The Blue Planet Odyssey sailors visited the Fenua Ma recycling plant in Tahiti, part of environmental organisation Fenua Ma, the Société Environnement Polynésien, which aims to maximise recycling throughout French Polynesia as well as protecting the natural environment.
The visit included a puppet show which educates children about the importance of recycling their waste.
Janet, CHAPTER TWO
Our Blue Planet Odyssey reps have organized a field trip to the Papeete recycling center and I’m a big proponent of recycling so I joined the excursion.
I offered to take Martin and Marko from TAHAWUS because their parents had commitments but knew that it was a good school outing for them.
The group assembled and loaded into cars with Benoit, the director of the recycling center for Tahiti. We arrived at the center and were given yellow vests in order to stand out for the trucks passing through the yard.
Benoit gave a presentation on how the Polynesian islands are trying to reduce their carbon footprint with recycling.
I learned the following facts:
- The island built their center in 1998 with it fully operational by 2000. Since 2000 their recycling has gained momentum by educating the residents within the community. Several times a year there is a community event to bring in items such as light bulbs, appliances, ink cartridges and old TV’s.
- There are recycling points all over the city to drop off batteries, used oil and glass bottles. You can even bring an old cars, oil drums and wood and they will all be compacted for shipping.
- The center recycles paper, cardboard, plastic bottles, aluminum, juice and milk cartons with the trucks picking up almost daily from the residents and delivering to the center for sorting. The materials are then loaded onto a conveyor belt which moves up and onto a raised platform. There are employees stationed on both sides of the belt with assignments to remove either paper, plastic, aluminum or cardboard. Their sole responsibility is to remove one category such as paper and throw into dedicated bins which then drops onto the floor below them. By the end of the belt only 17% will go to the landfill.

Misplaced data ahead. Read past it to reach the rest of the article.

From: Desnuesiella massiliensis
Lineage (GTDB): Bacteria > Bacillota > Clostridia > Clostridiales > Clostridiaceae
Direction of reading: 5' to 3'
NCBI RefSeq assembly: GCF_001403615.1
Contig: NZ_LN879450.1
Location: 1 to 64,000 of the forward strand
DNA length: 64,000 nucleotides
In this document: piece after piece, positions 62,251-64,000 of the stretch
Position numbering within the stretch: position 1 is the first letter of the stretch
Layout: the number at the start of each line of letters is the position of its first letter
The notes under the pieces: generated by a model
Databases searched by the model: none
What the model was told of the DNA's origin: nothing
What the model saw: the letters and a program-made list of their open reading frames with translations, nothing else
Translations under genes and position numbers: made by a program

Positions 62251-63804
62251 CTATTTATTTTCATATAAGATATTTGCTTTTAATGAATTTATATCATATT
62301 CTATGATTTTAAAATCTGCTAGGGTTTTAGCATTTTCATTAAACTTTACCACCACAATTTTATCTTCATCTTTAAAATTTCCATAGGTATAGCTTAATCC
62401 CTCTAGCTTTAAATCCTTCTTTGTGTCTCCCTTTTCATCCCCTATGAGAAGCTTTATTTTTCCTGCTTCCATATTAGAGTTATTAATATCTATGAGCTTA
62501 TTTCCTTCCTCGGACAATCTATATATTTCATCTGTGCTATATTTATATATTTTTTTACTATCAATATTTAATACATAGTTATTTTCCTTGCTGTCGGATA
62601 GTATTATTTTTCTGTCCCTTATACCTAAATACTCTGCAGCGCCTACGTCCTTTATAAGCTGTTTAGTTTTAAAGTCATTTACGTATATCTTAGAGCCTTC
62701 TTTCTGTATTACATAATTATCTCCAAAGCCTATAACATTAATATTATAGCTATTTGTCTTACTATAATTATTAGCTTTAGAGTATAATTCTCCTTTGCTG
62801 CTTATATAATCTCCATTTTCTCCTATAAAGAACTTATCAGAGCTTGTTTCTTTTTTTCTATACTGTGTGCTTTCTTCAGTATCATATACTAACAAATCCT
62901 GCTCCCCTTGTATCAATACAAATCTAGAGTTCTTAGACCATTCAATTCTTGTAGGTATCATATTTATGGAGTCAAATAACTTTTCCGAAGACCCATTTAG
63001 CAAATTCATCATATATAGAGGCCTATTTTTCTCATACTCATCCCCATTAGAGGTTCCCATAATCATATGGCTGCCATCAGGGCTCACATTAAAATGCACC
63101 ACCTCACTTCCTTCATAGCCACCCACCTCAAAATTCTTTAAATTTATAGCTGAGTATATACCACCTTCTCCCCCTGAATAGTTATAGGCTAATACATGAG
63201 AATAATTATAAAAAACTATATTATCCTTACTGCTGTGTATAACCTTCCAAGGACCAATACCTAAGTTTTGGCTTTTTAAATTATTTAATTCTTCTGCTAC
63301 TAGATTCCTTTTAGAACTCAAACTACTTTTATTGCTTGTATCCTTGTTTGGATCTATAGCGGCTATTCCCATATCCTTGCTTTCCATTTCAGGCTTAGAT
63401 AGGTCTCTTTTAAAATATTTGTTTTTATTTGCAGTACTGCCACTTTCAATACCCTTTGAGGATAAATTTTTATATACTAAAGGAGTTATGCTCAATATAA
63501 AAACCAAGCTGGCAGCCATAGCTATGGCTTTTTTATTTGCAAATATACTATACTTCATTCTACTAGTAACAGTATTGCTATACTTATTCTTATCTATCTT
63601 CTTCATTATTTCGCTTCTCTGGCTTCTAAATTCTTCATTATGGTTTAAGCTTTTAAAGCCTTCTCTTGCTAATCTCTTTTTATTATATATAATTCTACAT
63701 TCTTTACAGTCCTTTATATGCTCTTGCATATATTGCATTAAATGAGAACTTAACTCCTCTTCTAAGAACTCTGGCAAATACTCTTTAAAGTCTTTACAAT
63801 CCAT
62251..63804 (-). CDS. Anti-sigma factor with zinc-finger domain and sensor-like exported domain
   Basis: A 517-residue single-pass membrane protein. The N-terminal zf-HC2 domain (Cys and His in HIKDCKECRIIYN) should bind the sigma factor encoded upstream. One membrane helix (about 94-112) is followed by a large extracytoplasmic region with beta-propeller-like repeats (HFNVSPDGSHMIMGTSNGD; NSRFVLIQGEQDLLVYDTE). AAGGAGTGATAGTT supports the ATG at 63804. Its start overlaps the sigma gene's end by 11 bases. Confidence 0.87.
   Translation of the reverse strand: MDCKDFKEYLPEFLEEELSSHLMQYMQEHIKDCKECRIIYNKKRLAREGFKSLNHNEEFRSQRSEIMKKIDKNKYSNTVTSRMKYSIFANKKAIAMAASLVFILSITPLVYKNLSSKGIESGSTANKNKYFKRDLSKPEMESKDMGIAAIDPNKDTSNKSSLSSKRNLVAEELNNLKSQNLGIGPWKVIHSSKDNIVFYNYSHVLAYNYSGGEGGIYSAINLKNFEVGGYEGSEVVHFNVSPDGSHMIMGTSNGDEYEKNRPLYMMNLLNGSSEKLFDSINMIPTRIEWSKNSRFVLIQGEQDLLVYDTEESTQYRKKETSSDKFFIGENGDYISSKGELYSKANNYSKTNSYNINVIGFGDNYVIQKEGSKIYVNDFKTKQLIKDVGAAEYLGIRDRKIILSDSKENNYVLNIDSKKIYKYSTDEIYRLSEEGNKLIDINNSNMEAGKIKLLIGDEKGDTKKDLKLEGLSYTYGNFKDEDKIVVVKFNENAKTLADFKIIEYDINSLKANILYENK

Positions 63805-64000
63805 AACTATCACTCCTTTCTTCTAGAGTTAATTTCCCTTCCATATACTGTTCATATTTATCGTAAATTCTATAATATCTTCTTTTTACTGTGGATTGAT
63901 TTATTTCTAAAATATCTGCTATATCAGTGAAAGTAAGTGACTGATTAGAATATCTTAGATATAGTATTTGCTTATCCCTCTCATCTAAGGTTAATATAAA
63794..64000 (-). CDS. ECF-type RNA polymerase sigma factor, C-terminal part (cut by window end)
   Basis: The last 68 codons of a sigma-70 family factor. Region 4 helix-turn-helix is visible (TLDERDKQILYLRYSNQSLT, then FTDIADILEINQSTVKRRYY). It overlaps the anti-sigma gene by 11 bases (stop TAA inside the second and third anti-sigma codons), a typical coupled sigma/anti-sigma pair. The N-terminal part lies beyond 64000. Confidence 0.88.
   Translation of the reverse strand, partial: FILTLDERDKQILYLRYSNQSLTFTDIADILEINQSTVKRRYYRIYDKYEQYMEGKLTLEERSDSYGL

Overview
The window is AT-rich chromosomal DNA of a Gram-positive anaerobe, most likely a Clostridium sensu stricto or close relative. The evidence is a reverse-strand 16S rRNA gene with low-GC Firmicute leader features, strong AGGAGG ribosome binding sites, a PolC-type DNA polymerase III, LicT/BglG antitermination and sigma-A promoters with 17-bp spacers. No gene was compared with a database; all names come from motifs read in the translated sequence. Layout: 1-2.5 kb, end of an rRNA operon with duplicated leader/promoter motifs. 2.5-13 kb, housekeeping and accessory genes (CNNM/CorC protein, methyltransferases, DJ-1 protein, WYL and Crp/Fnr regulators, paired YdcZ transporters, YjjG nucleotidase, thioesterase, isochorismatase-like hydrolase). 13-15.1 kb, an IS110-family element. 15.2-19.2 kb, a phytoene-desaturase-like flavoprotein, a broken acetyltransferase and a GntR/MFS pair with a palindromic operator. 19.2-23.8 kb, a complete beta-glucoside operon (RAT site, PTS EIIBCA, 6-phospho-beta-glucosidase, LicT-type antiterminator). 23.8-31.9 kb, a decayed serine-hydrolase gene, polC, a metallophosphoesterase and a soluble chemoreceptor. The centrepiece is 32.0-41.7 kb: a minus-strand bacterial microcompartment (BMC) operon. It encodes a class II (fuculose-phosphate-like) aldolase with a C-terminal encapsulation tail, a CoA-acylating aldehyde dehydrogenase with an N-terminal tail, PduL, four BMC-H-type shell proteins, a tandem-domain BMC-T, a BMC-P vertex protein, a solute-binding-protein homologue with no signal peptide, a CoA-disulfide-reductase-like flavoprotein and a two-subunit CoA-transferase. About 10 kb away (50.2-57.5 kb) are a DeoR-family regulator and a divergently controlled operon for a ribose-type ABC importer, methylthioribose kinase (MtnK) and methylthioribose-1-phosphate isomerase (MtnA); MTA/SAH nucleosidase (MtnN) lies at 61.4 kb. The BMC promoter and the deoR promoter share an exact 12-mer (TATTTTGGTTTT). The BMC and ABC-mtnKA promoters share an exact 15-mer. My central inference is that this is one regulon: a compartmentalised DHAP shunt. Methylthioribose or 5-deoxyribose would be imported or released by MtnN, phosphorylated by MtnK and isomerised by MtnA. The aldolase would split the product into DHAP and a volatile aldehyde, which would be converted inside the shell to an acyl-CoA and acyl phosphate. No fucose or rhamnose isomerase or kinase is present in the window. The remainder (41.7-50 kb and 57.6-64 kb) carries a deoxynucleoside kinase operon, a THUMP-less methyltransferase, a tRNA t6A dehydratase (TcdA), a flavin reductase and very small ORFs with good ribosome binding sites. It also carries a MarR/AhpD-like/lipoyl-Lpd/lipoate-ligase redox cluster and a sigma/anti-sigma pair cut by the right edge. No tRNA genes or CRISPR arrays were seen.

- Once there is a substantial pile of material in the bins, then it moved by dozer onto another belt to a machine which compacts it into a large bundle. The bundles are prepared and stacked into shipping containers. Before the doors are latched, the bundles are sprayed with pest control liquid. The containers must be pest free when they arrive in a foreign country.
- The plastic, aluminum, tin, cars, drums and batteries are shipped to New Zealand. The cardboard and paper are sent to Asia and the glass is ground into a fine sand and used as a filler behind retaining walls or under concrete slabs.
The whole recycling process was very interesting and impressive and the island has made great strides in controlling their waste. Tahiti is working with many of the islands in the area to help them organize a recycling campaign.
Tahiti has the most sophisticated recycling system in the Pacific. It was interesting for members of the Blue Planet Odyssey to have a presentation and a visit to the plant led by the manager, who fortunately spoke good English.
Part of his job is to provide incentives to families and businesses to recycle and sort garbage. This includes school programs to educate. The “green bins” are picked up and eventually the contents are placed on conveyor belts. They are then hand sorted into large bins beneath the workers. In France these workers last about 8 months but here many have been doing it for the 15 years they have been open.
The usable waste is then compacted. The cubes of stacked colored cans are quite a sight. Also, the compacted cars after the batteries and fluids are removed. Products like the batteries are shipped to specialist facilities in New Zealand. Ground glass is used as a substitute for gravel under roads and retaining walls.
I would be interested now to see all that we do at home.